Anxiety and panic have a lot in common and hence are often mistaken for each other. However they are very different in their causes, symptoms. and management. And if they go untreated or inappropriately managed, they can result in much physical and mental distress.
This makes it important for us to understand the difference between anxiety and panic attack.
Both have excessive worry, apprehension, nervousness, fear, difficulties in breathing, sweating, palpitations and tremulousness at their core.
However, anxiety is usually related to the anticipation of a stressful situation, experience, or event. It comes gradually and is generally not very specific. In fact, it is often described as ‘free floating’. It can be mild, moderate or severe.
Panic, on the other hand, is almost always severe, sudden and involves intense, overwhelming fear with more severe physical symptoms.
The Diagnostic and Statistical Manual of Mental Disorders (DSM-5) recognizes panic attacks as a distinct mental disorder, classifying them as unexpected or expected. Unexpected panic attacks occur without an obvious cause, whereas expected panic attacks are triggered by external stressors.
A panic attack can be superimposed on an anxiety episode. Let’s say you are anxious about an upcoming exam. During the exam, your anxiety may progress to a panic attack. Sometimes a panic attack may result in anticipatory anxiety of another episode of a panic attack.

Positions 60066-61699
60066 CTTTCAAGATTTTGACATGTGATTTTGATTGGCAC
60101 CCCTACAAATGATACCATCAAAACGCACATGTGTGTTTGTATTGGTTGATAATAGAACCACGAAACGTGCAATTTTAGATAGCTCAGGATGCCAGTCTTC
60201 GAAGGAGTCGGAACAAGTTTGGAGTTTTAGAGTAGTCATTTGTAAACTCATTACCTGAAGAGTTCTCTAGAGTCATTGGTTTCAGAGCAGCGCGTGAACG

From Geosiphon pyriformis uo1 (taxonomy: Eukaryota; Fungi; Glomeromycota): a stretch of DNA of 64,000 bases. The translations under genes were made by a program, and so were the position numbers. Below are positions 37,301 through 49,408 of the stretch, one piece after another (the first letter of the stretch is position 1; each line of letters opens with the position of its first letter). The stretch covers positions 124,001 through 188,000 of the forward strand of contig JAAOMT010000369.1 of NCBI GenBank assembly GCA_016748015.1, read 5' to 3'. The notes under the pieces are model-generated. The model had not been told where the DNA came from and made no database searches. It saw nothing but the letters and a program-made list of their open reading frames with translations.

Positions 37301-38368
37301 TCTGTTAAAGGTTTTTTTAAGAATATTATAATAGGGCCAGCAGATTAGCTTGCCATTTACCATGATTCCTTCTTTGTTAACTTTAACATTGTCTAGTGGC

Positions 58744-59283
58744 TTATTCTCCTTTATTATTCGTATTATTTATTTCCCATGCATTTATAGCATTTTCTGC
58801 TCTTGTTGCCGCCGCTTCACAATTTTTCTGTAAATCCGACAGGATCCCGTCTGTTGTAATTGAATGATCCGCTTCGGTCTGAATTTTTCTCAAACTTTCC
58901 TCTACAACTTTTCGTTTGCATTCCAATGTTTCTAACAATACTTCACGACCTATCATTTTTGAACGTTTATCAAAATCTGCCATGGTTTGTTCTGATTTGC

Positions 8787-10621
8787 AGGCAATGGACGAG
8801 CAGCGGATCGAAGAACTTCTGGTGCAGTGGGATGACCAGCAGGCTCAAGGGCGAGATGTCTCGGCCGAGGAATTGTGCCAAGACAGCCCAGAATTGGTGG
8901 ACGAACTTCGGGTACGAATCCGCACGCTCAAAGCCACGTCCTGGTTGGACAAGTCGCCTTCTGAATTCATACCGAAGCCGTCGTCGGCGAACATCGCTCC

Panic attacks and anxiety can be caused by a genetic predisposition, childhood experiences, and external stressors such as occupational pressures, social situations and specific phobias.
Hormonal irregularities especially in the thyroid and reproductive hormones and insulin can also cause anxiety and panic attacks. Drugs such as cocaine and marijuana as well as stimulants such as caffeine can induce anxiety and panic.
In order to treat anxiety and/or panic disorders, doctors need a history on the onset, duration, and progress of the symptoms along with a family history of medical and psychiatric disorders.
Usually an individually-tailored approach that has a combination of treatments is recommended. In today’s age, both anxiety and panic, although different in their causes and manifestations are common and eminently treatable. Most patients improve considerably within a few weeks. However, some may require long term treatment and very rarely hospitalization.
It is important to recognize the symptoms of anxiety and panic and not to hesitate to seek help from one’s family, friends, counsellors and psychiatrists. Untreated, these disorders can contribute to personal and occupational problems and sometimes can result in physical and mental disorders. Treated appropriately, individuals should lead meaningful and joyful lives while attaining their true potentials.